A talking point that often comes up regarding the state of cricket is the balance between bat and ball.
Bushfires, dodgy chicken wraps and a bizarre umpire injury – welcome to day-night Test cricket in Perth.
The inaugural pink ball Test at Optus Stadium between Australia and NZ has featured plenty of quirks both on and off the pitch.
A worried murmur rang around the stadium on Sunday when a public advisory on the big screen warned patrons to immediately return any sandwich, wrap, or salad containing chicken.
A stadium spokesperson said a staff member had spotted what they thought was uncooked chicken in one of the products, and the decision was made to recall all of them as a precaution.
Less than 20 of those products had been sold up until that point given it was still early in the first session, and no one had presented ill.
One person who did require medical treatment during the Test was umpire Aleem Dar.
Dar was left nursing a left knee injury after colliding with Mitchell Santner while NZ attempted to enact a run-out on Saturday.
Play was held up for more than five minutes while Dar was given a dose of magic spray and then had a compression bandage applied to his knee.
A limping Dar was able to resume his duties, albeit in obvious pain.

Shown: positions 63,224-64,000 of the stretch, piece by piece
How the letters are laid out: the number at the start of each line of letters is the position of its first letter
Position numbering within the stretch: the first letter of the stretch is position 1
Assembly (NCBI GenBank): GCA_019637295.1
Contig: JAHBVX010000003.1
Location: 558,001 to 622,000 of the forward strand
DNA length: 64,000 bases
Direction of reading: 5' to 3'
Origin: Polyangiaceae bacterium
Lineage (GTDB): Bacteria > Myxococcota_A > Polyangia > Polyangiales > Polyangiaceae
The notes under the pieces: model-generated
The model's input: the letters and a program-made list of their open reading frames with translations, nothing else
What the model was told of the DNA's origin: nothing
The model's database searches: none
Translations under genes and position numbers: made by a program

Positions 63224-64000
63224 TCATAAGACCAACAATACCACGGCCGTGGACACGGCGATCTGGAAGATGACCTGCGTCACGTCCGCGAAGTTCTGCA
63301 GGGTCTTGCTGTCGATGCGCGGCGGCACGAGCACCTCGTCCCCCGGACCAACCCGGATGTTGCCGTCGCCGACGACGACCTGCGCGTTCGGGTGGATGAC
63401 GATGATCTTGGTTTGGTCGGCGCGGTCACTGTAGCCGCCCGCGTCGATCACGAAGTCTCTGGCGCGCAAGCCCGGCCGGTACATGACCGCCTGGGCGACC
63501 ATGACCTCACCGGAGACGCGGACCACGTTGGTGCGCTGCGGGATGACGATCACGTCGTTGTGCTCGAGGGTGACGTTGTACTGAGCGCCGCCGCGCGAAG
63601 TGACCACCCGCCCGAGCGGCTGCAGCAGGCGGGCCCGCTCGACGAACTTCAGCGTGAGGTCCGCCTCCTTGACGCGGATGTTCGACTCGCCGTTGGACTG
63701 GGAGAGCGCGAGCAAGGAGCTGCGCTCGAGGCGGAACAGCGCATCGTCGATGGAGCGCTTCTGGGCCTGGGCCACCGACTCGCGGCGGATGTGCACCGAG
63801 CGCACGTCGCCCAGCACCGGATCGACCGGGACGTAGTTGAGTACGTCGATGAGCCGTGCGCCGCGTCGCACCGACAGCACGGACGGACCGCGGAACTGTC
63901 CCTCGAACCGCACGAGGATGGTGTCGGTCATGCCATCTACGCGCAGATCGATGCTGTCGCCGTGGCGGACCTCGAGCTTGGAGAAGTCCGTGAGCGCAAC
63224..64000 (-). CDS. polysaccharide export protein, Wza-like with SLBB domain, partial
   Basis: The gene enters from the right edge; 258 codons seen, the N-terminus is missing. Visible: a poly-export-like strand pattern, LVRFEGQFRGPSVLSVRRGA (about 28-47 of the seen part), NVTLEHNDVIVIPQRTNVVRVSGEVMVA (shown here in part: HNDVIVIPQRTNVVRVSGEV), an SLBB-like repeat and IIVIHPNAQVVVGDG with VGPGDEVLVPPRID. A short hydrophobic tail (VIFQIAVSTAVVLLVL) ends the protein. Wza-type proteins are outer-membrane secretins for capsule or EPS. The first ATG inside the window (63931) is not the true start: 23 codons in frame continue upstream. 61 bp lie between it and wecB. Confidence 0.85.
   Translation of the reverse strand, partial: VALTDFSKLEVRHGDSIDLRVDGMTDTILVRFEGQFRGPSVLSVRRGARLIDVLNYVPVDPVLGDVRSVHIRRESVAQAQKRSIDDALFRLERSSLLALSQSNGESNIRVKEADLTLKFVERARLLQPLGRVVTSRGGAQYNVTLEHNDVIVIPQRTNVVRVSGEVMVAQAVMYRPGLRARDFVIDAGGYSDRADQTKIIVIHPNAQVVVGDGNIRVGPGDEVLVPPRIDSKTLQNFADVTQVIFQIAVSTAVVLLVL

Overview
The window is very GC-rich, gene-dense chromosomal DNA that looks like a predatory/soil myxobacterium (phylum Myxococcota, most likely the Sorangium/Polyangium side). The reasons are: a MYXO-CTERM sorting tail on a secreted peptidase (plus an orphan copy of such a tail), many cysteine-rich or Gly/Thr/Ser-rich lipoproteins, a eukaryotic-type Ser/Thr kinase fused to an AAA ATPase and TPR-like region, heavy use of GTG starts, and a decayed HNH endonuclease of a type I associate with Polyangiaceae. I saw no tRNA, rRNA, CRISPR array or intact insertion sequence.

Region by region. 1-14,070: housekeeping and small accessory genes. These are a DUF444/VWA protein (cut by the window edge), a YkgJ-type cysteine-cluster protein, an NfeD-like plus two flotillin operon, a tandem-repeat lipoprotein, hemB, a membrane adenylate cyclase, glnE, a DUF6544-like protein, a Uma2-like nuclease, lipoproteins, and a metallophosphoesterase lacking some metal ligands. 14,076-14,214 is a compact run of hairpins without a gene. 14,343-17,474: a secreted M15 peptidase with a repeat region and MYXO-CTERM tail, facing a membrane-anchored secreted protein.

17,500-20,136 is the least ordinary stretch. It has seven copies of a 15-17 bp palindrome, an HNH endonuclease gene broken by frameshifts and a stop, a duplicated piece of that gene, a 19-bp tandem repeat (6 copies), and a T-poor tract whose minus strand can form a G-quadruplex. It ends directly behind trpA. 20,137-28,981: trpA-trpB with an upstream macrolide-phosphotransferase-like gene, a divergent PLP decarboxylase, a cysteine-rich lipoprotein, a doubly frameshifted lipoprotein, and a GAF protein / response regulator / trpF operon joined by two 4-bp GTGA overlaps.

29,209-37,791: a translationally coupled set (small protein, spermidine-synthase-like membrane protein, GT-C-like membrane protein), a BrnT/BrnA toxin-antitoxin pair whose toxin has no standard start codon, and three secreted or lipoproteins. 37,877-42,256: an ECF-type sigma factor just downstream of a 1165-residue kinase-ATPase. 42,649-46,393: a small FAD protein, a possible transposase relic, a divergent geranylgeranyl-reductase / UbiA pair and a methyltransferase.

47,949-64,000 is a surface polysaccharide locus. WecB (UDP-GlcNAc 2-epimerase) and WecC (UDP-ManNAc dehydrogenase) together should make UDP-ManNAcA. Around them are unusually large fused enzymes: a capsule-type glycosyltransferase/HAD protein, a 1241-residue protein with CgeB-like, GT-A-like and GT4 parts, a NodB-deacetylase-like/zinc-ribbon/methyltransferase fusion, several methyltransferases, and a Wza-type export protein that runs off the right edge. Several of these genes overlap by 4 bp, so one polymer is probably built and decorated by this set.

Speaking of painful, the slow-motion exit of a pitch roller on day three also fit the bill.
The groundsperson on the roller assumed an early tea had been called after NZ were dismissed for 166 in their first innings.
But given the timing of the final wicket was 12 minutes before the official break, Australia had to front up for one over before tea.
It meant the groundsperson had just 10 minutes to do his job, instead of the 40 he’d thought.
Players waited patiently and had a laugh amongst themselves as the roller finished its last lap on the pitch before making its slow-motion exit to the long-on boundary.
And just before play on day two began, a scrub fire broke out at Belmont Race Course, which is just across the road from Optus Stadium.
Firefighters quickly got the fire under control, and the direction of the wind meant the thick smoke largely missed Optus Stadium, although the odd piece of ash did fall into the field of play.